Automatic calculation of (dis)assembly paths for vehicle components

Overview and questions

The project is located in the field of digital assembly planning in vehicle construction. The long-term goal is the automatic generation of an assembly priority graph from which valid assembly sequences for a new vehicle can be derived. The most important basic component for an assembly priority graph is the so-called path planning: For a component in a given assembly situation, the (dis)assembly movement of the component must be calculated. The components of a vehicle are available as triangulated 3D CAD data. For small parts (e.g. screws, nuts or clips) and for rigid components (taking into account their cast-on and partially flexible fastening elements), the automated calculation of disassembly paths from the installed position in the vehicle to a body address station outside the vehicle is explored and implemented.


The project is divided into two sub-projects. In the path planning for real (rigid) components, small parts (e.g. screws or nuts) and cast-on fastening elements (e.g. movable clips) play an important role, since components in their installed position, in the so-called close range, are always unavoidably in collision with their surrounding geometry due to them. In addition, they are often responsible for rotational movements during disassembly. The geometric algorithms we have developed for path planning in the close range take fastening elements into account during dismantling. No other academic or commercial software is currently able to do this. Other solutions simply allow some degree of penetration, which has been shown to lead to incorrect and therefore potentially invalid assembly paths, or ignore the problem completely.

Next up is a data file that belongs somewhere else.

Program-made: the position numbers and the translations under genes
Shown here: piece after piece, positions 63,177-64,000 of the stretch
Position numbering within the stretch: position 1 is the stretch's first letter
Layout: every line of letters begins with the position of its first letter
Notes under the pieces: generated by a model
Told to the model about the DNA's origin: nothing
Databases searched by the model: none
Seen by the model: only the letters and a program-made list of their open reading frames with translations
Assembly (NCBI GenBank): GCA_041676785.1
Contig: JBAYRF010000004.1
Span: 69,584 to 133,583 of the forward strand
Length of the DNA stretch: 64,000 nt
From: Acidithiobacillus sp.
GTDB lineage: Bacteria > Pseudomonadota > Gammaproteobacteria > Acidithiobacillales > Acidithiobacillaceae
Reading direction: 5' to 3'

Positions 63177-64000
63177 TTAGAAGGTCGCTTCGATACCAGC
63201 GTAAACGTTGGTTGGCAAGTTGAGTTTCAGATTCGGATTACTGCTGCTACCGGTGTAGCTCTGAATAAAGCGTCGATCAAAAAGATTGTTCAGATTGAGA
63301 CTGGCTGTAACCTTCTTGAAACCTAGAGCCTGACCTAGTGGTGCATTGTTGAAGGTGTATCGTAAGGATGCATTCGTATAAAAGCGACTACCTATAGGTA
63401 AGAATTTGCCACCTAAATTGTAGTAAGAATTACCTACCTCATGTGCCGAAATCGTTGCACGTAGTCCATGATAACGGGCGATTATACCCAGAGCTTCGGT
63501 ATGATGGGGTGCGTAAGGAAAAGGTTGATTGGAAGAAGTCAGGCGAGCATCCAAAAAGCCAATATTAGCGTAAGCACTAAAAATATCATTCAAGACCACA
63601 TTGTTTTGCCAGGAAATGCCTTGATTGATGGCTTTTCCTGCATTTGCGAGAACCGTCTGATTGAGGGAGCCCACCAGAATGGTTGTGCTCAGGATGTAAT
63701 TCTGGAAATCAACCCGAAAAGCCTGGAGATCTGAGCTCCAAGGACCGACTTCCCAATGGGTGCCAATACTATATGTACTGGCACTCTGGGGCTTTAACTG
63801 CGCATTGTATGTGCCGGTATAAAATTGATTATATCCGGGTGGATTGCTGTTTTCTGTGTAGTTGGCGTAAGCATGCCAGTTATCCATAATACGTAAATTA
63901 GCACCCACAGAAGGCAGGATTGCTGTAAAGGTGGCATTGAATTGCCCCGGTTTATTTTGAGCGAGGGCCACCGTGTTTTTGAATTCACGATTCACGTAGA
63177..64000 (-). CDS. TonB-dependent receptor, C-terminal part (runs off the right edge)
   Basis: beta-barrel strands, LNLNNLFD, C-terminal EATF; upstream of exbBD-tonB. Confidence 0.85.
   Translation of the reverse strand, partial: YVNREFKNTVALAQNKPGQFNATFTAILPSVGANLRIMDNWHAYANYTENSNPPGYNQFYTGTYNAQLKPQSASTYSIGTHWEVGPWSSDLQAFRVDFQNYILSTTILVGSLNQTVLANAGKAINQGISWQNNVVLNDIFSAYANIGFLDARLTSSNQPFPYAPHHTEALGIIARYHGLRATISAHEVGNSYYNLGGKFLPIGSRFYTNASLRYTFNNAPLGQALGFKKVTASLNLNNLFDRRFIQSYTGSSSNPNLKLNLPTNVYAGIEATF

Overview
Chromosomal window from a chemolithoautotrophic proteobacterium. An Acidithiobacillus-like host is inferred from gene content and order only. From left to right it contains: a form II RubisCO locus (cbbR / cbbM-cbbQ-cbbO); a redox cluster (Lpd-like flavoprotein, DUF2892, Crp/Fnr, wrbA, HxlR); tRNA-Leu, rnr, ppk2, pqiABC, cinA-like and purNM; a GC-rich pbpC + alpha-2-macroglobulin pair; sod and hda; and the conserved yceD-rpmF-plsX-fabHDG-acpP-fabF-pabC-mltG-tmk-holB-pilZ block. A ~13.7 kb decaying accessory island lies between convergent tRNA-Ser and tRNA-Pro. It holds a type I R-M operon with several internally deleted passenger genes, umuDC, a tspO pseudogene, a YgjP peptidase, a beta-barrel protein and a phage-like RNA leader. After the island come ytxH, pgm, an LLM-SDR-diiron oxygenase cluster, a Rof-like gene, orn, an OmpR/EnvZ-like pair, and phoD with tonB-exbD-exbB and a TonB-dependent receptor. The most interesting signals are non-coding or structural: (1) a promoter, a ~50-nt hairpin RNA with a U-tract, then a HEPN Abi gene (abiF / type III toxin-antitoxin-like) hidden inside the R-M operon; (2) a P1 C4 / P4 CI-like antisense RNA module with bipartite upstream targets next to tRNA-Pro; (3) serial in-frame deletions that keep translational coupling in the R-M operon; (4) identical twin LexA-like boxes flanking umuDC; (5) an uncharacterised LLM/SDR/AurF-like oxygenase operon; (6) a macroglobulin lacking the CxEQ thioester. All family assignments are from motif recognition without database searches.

For the path planning in the far distance following the planning in the close range, geometric algorithms are developed to find suitable disassembly paths to the body address stations. Here the focus is on translatory short paths with limited rotation, which guarantee a fast and easy assembly.

For the path planning in the far range following the planning in the near range, geometric algorithms are developed to find suitable disassembly paths to the body approach stations. Here, the focus is on translationally short paths with limited rotation that guarantee fast and easy assembly.

Targeted results

With the results of the project, a higher degree of automation in virtual assembly planning is achieved. The expert will receive a specialized tool that enables a fast and robust calculation of (de-)monthly paths for real components.

ManagementProf. Dr. Nicola Wolpert
Partner (external)Mercedes-Benz AG, Johannes Gutenberg University Mainz
Duration2018 - 2022
Name and position Field Email and phone Room
Professor Mathematics +49 711 8926 2697 2/368